Regular upkeep of the display is harder this year, Kalvert said, because of supply chain issues.

He said he went to three different Home Depots to find red LEDs and there was no inventory – unheard of usually at this time of the year.

The display is mostly about the fun of it for Kalvert and his family.

“The best part is hearing everybody outside kids laughing and screaming, ‘Look at that one!’ And the parents laughing at the ‘Ditto’ house,” Kalvert said.

Ditto refers to the house next to Kalvert’s. It’s a joke he and his neighbors have done year after year – a ditto sign in their yard with an arrow. It’s low-maintenance fun for them, too, as Kalvert has connected the lights from the sign to his display and provided the two inflatables beside it for them.

“It’s a joke and it just kind of stuck,” he said.

At KPRC 2, we’re wondering when Kalvert will start decorating for his entire street -- but that would likely take away the other part of the holiday lights fun: the competition.

Kalvert said he keeps an eye out on the displays from neighbors. “We may take a peek at everyone’s display and see if they’re measuring up,” he said.

Kalvert said the display is one of those “hidden gems” inside the subdivision that’s not on the official Pecan Grove map of homes. Here’s last year’s edition for reference.

The plan for the display is always bigger and better, according to Kalvert. He’s always got an eye on the next thing. He said he’s looking into permanent Christmas lights that would be installed on the house channels under the eaves with a controller in the attic. His voice takes on a Christmas morning excitement as he describes its features like changing the color and flashing options.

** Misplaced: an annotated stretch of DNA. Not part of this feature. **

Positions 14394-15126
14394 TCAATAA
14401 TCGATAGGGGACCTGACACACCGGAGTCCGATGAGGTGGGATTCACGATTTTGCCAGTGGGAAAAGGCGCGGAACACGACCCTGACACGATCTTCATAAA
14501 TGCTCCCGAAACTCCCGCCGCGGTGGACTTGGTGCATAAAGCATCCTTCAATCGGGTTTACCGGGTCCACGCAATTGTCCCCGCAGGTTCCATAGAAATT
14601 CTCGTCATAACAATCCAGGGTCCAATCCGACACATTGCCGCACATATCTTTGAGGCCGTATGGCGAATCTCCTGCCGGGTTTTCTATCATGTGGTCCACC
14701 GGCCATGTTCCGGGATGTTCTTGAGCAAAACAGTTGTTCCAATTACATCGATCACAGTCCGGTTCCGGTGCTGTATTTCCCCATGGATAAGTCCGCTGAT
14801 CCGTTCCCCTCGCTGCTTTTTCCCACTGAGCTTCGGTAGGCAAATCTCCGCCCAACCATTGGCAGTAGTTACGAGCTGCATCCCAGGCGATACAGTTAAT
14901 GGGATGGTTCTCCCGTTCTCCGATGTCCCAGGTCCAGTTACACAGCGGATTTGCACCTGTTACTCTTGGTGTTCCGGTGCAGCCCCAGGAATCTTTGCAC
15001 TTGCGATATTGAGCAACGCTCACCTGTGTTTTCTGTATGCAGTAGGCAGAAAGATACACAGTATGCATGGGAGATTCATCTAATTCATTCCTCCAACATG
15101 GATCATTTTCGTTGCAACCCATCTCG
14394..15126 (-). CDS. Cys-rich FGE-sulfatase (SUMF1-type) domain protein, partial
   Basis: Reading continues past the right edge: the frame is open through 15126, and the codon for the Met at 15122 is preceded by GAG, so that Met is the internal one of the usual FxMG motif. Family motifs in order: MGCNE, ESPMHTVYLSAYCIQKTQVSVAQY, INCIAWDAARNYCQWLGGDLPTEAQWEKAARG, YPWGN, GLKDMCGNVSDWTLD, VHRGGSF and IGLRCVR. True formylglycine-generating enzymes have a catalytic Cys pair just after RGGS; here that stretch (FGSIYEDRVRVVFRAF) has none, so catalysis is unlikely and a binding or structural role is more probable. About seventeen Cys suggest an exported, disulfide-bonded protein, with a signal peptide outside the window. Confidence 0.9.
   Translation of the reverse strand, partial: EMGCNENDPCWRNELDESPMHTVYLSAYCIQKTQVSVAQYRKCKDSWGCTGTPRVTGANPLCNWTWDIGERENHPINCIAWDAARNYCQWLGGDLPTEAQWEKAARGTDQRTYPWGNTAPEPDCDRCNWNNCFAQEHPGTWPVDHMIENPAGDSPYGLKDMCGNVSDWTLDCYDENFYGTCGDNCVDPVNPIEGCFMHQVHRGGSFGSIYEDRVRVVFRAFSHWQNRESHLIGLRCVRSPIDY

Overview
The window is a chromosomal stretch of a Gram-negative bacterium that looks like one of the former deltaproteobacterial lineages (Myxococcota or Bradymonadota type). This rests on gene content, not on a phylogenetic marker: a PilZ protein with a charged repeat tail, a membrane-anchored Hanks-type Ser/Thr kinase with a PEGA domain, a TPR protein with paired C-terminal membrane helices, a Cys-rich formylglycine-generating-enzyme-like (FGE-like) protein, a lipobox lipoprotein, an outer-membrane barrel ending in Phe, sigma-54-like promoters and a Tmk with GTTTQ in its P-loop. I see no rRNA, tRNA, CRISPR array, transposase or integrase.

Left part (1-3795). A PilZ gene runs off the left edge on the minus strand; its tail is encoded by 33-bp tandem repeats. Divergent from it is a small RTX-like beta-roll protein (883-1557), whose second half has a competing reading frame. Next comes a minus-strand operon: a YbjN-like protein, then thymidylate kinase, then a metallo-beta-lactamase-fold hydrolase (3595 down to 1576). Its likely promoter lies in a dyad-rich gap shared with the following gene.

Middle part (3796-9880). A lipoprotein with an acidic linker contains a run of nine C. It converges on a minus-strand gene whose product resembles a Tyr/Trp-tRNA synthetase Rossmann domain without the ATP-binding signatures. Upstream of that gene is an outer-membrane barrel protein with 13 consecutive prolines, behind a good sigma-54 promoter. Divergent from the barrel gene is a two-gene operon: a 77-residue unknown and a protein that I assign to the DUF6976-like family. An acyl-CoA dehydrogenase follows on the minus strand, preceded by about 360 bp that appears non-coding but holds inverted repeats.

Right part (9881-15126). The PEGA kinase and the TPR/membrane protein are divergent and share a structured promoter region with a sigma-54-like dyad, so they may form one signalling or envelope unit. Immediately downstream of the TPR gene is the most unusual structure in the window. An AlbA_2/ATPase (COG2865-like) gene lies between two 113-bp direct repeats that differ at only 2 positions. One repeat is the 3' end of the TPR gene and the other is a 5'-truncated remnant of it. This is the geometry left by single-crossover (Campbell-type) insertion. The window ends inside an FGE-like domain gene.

He’s also planning more archways for the sidewalk and a higher streetlight pole with candy cane lights.

Asked if he’ll ever be satisfied with the display, he replied “probably not.”

But what happens after the holidays? Where does everything go?

Kalvert said the family packs the inflatables into bins and stores them away in a storage unit after outgrowing their garage and attic spaces.

“It’s gotten to be so much,” he said, but adding that his family is all-in. “My wife was at Home Depot (recently) and was like, ‘I picked up five more inflatables.”

If you head toward Alma Court in Pecan Grove, you’ll likely see Kalvert and his family outside the house – or at least just Kalvert. He’ll be sitting in the garage, likely watching TV or listening to music. He likes to make sure the display stays safe for passersby. Be sure to stop by and say “hi” if you go. Tell him KPRC 2 sent you.

Russell Harrison image of Chris Kalvert's Pecan Grove lights display, as shared with KPRC 2 on Dec. 10, 2021. (RHarrisonPhotos)

But take a spin through now if you want!

Okay now we’re done…. #hateUs #pecangrove #christmas2021

Posted by Chris Kalvert on Sunday, December 5, 2021

About the Author:

Amanda Cochran is an Edward R. Murrow award-winning journalist. She specializes in Texas features, consumer and business news and local crime coverage.